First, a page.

In the room there were lecturers in economics, politics, sociology, psychology and education. I had some very interesting, and at times intense conversations with a number of delegates as between us we tried to navigate the future of higher education from our various perspectives. You can look up the Twitter hashtag for the two day event which is #HEASocSci15. Unported License.

I Believe that Learning is Inherently Social

Tom Spiglanin

When professors finished their lectures, the real learning began in study groups and teaching assistants’ office hours. This work by [link] is licensed under a Creative Commons Attribution-NonCommercial-ShareAlike 4.0 This work by [link] is licensed under a Creative Commons Attribution-NonCommercial-ShareAlike 4.0 ” 5. Clark Quinn. Thanks for reading!

The State of Instructional Design

Tom Spiglanin

Once someone has become expert using a particular tool, whether it’s bullet-point slides and lecture, classroom facilitation skills, a fully featured elearning production suite, or a rapid development tool, they tend to use it to the exclusion of all other solutions. This This work by [link] is licensed under a Creative Commons Attribution-NonCommercial-ShareAlike 4.0

Teaching and learning through dialogue

Learning with e's

Most importantly, they conversed with me rather than lectured. One of the lecturers in the first year of my undergraduate degree inspired me to learn more and to push myself to my limits to become more knowledgeable in my subject area. "Dr Ken Gale did this using nothing more than a whiteboard and pen, along with constant discussion and questioning. Unported License.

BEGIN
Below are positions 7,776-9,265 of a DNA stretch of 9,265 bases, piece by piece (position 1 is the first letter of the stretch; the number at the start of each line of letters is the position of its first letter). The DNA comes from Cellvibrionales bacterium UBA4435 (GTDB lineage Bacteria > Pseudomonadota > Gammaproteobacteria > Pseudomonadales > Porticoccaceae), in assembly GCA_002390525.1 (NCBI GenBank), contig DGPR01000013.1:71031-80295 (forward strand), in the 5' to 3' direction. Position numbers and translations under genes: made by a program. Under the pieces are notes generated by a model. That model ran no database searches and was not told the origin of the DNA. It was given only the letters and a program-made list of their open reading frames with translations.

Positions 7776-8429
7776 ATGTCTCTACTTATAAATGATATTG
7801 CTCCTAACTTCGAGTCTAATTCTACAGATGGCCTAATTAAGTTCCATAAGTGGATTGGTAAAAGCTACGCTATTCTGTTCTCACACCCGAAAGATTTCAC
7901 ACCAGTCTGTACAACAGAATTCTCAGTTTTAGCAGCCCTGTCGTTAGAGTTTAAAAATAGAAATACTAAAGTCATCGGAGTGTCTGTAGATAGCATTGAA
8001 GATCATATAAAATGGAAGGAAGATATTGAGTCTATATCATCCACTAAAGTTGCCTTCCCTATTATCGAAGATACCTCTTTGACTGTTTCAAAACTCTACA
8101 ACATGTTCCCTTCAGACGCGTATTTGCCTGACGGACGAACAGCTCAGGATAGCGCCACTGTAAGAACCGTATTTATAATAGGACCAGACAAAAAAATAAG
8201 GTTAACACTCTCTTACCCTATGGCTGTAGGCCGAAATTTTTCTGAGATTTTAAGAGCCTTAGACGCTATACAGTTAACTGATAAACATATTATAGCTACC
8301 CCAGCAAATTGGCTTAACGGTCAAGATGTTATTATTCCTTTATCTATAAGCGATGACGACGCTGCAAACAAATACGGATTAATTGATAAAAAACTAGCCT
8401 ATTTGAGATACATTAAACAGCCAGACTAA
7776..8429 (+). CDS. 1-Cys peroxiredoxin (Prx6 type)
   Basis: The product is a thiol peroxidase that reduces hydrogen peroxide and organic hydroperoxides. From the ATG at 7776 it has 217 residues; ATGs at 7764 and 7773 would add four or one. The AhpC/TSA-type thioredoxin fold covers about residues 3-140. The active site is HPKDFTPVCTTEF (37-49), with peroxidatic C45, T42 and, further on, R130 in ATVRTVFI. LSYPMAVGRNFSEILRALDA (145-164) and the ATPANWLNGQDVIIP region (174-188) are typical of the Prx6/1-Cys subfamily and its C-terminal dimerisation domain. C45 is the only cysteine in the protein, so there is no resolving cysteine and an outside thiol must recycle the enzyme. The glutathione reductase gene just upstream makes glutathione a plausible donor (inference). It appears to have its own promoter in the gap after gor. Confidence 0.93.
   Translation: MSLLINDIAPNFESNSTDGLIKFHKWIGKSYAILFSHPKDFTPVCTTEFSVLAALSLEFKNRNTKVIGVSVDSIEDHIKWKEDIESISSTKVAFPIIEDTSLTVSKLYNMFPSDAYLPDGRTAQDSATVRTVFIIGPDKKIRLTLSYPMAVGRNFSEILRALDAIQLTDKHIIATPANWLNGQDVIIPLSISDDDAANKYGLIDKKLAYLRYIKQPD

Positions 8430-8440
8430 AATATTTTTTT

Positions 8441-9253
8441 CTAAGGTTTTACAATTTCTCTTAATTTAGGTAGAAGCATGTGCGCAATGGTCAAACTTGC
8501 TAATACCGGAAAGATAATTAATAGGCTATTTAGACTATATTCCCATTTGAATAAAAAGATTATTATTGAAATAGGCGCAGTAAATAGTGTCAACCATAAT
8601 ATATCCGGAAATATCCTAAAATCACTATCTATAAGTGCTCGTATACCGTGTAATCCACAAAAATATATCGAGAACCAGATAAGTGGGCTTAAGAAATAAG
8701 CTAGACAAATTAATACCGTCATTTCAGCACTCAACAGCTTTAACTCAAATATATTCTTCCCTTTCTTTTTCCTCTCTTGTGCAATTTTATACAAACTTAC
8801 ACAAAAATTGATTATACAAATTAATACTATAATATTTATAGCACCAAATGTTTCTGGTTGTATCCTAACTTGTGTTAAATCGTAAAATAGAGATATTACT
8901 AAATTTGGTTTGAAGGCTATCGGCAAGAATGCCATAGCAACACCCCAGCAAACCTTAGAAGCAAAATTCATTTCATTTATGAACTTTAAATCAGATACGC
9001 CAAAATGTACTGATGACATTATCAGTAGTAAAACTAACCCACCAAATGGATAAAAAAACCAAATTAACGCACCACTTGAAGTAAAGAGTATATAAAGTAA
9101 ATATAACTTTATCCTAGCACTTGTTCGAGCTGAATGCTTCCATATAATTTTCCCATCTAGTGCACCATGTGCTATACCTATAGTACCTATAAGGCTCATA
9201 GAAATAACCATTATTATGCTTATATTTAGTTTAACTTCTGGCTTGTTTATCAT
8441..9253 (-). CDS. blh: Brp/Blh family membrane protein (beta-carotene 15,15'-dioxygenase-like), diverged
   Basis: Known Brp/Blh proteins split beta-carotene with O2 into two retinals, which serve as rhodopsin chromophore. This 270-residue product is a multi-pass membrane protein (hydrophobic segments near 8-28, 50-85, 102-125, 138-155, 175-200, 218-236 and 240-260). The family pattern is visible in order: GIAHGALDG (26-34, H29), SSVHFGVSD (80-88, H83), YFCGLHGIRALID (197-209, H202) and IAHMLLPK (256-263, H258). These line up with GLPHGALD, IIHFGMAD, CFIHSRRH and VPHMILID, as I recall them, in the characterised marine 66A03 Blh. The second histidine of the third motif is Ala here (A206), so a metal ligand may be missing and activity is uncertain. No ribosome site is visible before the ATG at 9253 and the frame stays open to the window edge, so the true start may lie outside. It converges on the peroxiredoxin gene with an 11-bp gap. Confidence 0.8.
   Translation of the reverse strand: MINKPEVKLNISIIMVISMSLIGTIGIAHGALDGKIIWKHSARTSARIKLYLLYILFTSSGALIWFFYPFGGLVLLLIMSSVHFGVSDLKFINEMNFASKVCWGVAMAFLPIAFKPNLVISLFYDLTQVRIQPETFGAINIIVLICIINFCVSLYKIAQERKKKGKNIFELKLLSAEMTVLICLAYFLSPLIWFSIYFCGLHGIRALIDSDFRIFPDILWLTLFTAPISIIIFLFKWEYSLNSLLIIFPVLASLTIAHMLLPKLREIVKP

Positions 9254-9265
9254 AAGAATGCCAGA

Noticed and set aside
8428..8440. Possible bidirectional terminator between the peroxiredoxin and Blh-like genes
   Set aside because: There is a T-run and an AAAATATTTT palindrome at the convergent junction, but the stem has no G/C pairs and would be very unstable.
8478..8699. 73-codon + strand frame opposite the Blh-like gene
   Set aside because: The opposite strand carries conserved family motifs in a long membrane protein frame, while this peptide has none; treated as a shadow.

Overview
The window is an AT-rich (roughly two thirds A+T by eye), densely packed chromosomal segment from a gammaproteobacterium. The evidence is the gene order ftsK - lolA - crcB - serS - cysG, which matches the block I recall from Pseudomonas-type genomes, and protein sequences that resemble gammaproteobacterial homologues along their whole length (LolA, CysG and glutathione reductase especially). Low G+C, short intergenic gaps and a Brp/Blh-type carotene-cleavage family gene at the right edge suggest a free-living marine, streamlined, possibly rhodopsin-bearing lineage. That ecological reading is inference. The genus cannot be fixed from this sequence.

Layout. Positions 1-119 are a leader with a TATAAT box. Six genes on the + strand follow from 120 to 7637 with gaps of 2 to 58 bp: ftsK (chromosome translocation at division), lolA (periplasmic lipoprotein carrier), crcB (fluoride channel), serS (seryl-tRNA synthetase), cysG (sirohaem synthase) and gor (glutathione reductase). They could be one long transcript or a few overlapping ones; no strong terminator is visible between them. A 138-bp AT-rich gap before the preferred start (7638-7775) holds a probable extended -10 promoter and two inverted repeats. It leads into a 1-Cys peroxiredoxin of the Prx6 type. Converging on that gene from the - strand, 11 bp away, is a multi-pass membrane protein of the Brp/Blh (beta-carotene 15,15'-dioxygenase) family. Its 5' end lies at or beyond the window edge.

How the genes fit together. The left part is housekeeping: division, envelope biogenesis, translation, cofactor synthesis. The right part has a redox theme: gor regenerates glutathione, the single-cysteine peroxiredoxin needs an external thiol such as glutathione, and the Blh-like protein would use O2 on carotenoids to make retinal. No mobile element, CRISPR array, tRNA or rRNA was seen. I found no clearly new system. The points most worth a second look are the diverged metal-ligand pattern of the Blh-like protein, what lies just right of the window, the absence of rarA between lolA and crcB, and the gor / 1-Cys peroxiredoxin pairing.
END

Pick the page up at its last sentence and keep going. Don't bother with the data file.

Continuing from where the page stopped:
Opening the box

Learning with e's

Many lecturers, he argued, were 'walking tape recorders', imparting content. Photo by Richard Wheeler on Wikimedia Commons #LearningIs creative by Steve Wheeler was written in Paris, France and is licensed under a Creative Commons Attribution-NonCommercial-ShareAlike 3.0 Don't even think about it. Unported License. Posted by Steve Wheeler from Learning with e's.

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This time it's personal

Learning with e's

If you are a student you may be sat in the same classroom or lecture hall as many other students, and listening to the same content, but you interpret it differently to everyone else. Photo by Adib Wahab This time it''s personal by Steve Wheeler is licensed under a Creative Commons Attribution-NonCommercial-ShareAlike 3.0 Personal. Idiosyncratic. Individual. Separate. Unique.

Narrative pedagogy 2: Maintaining the suspense

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inform my students that I'm going to tell them a deliberate lie at some point during my lecture. They listen more attentively during the lecture to see if they can detect the falsehood. Except of course for the red herring - that I promised I would tell a lie at some point in the lecture. The video above shows a version I recorded several years ago during a lecture.

Student voices unheard?

Learning with e's